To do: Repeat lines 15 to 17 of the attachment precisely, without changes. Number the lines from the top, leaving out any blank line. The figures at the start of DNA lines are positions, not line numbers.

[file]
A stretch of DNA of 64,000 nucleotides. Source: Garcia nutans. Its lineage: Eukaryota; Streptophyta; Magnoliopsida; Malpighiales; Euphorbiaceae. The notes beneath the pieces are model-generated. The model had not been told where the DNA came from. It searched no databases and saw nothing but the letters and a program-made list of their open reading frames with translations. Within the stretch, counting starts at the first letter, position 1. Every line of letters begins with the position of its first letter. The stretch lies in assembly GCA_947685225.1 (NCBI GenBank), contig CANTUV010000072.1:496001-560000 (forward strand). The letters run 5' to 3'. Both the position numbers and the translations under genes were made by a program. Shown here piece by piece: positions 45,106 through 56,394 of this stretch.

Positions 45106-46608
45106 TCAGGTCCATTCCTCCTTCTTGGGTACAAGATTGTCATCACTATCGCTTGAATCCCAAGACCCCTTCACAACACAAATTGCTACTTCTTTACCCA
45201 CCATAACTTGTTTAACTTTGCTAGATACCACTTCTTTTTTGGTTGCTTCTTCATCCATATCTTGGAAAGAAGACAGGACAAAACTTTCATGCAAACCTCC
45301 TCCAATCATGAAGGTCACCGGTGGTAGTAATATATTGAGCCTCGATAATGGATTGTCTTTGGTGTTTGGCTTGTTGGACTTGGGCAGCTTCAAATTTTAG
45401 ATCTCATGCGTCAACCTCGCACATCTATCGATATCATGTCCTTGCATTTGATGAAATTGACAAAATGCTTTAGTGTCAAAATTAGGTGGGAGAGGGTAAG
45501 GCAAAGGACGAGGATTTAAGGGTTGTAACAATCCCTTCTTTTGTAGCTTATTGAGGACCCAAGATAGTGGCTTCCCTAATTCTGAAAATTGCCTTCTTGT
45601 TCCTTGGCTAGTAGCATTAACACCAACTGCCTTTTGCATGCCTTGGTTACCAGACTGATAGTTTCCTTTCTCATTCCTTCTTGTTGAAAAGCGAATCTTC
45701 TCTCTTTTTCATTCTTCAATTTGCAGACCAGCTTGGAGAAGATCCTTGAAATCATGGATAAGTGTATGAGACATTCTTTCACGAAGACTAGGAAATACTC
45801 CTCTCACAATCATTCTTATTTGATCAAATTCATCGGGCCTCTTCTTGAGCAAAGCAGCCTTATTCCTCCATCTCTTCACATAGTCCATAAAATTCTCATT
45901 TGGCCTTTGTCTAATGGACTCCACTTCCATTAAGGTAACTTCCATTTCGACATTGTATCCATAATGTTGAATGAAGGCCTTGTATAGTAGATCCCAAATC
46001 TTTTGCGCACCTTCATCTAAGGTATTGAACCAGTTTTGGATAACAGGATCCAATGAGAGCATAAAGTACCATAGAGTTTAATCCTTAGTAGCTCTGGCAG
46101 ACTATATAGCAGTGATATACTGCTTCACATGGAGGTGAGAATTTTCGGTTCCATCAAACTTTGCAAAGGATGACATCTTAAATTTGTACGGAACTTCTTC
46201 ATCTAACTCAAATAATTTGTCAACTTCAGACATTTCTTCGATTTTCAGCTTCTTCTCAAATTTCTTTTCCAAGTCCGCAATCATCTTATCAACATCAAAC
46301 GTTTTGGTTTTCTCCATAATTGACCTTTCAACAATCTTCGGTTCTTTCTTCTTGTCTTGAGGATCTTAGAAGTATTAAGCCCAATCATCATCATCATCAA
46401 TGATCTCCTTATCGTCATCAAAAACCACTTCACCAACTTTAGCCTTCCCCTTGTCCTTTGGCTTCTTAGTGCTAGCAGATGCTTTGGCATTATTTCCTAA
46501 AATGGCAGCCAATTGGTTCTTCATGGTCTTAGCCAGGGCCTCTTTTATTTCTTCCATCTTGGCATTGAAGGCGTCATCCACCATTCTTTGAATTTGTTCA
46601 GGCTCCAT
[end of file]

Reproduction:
46301 GTTTTGGTTTTCTCCATAATTGACCTTTCAACAATCTTCGGTTCTTTCTTCTTGTCTTGAGGATCTTAGAAGTATTAAGCCCAATCATCATCATCATCAA
46401 TGATCTCCTTATCGTCATCAAAAACCACTTCACCAACTTTAGCCTTCCCCTTGTCCTTTGGCTTCTTAGTGCTAGCAGATGCTTTGGCATTATTTCCTAA
46501 AATGGCAGCCAATTGGTTCTTCATGGTCTTAGCCAGGGCCTCTTTTATTTCTTCCATCTTGGCATTGAAGGCGTCATCCACCATTCTTTGAATTTGTTCA